Last night I left the blinds pulled up halfway so that the light of morning would wake me. It worked. I stirred and in my mind it was still dark—where am I? "Sister Julia’s, 'room-sitting' while she’s away." What time is it? "Day break." Do I have anything I need to do today? "Only what you want"—I opened my eyes to find that light had already filled the room. The clock read three minutes to six. The sun was slowly ascending, blazing orange light that melted over the lake and into the city. Immediately I pulled on shorts and a t-shirt and went outside.
I did not examine my good mood, I floated on it. Contradictions surfaced. As I entered the park I saw man sleeping on a bench. He had pulled his white shirt over his head. A sign of surrender, or of defiance? Crossing the bridge over the highway, I saw a crumpled guard-rail, a sure sign of disaster. I inhaled these indications of turmoil soberly, mindfully, but joy remained, unvanquished.
It is common to see the reflection of trees in water. In the park, on a path between a small pond and a row of trees, I discovered an uncommon reversal. Wobbling waves of light, the water's reflection, danced low between the branches. Invisible, except by motion, like wind; only it didn’t rustle or whisper, it laughed.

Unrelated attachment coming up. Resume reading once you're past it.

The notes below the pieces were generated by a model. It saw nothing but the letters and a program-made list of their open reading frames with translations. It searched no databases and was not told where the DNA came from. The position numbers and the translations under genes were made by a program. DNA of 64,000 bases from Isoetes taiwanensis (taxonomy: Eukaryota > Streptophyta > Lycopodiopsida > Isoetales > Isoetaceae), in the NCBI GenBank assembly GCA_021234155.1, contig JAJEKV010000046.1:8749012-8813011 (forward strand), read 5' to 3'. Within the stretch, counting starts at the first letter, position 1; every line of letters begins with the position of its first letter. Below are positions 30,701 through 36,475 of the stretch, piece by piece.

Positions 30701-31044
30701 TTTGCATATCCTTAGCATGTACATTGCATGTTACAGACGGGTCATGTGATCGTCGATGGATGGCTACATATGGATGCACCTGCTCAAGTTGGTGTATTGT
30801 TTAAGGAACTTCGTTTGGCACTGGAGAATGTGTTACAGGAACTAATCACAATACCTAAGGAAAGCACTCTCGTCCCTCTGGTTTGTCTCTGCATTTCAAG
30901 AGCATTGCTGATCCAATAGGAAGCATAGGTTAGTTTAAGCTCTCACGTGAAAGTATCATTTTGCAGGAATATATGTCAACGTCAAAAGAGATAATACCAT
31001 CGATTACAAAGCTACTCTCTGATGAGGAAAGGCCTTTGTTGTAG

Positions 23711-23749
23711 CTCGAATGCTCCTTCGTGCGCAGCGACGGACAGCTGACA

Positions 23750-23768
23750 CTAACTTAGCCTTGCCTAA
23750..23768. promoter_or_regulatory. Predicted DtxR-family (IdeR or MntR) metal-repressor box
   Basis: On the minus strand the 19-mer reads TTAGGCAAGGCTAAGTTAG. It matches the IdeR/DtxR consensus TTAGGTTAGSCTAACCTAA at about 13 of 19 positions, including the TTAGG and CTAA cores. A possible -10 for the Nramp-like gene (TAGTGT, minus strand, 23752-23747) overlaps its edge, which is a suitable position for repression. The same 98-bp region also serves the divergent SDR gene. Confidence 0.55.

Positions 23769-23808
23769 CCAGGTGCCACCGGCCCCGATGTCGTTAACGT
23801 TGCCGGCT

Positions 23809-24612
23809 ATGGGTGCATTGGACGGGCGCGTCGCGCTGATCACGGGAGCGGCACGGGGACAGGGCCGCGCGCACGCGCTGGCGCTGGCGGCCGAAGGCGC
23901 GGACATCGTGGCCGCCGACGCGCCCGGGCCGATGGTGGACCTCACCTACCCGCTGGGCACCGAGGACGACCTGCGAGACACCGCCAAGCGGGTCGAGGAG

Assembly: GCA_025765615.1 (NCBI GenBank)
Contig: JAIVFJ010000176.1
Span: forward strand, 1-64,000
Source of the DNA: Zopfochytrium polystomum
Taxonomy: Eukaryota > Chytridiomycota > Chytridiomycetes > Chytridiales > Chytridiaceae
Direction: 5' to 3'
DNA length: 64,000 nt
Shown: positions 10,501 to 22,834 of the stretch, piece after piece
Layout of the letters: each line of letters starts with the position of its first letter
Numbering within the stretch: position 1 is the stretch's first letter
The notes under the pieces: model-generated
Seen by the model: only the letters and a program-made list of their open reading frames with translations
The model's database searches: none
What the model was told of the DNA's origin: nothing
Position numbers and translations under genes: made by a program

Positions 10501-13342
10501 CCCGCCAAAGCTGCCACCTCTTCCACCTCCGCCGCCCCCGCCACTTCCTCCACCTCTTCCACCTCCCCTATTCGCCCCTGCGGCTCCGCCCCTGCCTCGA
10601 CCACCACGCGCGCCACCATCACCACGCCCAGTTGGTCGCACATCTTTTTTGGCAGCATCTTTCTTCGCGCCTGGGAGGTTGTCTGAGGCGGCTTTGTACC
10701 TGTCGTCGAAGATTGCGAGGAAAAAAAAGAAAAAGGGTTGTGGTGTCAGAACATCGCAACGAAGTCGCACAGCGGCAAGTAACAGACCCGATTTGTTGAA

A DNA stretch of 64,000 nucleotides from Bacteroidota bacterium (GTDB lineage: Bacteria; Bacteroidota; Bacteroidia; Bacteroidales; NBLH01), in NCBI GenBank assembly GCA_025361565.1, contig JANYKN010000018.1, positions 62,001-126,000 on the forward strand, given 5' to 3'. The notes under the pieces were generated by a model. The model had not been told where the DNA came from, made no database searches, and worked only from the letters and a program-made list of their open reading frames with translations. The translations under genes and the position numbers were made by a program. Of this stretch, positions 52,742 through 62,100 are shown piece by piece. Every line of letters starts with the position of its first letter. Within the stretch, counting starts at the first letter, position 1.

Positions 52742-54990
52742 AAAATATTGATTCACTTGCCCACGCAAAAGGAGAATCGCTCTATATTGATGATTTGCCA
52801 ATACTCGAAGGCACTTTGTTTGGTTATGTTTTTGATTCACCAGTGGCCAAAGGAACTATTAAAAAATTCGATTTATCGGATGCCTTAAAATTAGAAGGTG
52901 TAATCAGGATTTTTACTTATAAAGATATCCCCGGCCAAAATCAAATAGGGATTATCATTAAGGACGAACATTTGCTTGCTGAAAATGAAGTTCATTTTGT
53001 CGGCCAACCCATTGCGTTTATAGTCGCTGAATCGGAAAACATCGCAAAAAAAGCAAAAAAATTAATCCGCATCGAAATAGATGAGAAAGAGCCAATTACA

I made my way to the lakeshore and hopped down a series of giant-sized steps, offering a sun salutation to that great golden orb once I reached the bottom. The lip of the lake curled and I winked back. Sunbeams forged a wide path from the horizon to the waters edge; a few small, bold beams climbing up on my shoulder, warming and glowing. This is how I learned that the sun is a jealous star, protective of her offspring. As I walked, she followed and every time I turned toward the east, there she was, glaring.
Duck! A speckled brown mother and her fuzzy, fresh flock. Choppy water scattered their tiny buoyant bodies, but they always bobbed back together. The water was lively and I wondered at the life within it. The beam on my shoulder began to murmur about the magic of the things we call common and suddenly I remembered the dream I lived before waking. A sweet dream in which affection was shared with someone who does not offer it to me in waking life.
Colors were bold—green against brown against blue intercepted by white—shadows long, wind rallying the leaves, trying to out-sing the sound of on-coming traffic. By the time I had looped back to where I had begun, little more than an hour had passed but already things were different. I lingered by the trees that had held the waters reflection; they were empty. The man on the bench was upright now, scowling. My back was to the lake and the sun and I could feel something shifting, slipping. While waiting at a crosswalk I tried to pour the morning’s images into a bucket to carry with me. All that I had was a sieve. I watched the trickling escape of what was and willed myself to release it, redirecting my gaze to what is. The light changed and I walked forward. It was not until I was unlocking the door to Julia’s room that I realized the blazon little sunbeam had absconded with its warmth, leaving me a cold shoulder, still blushing pink.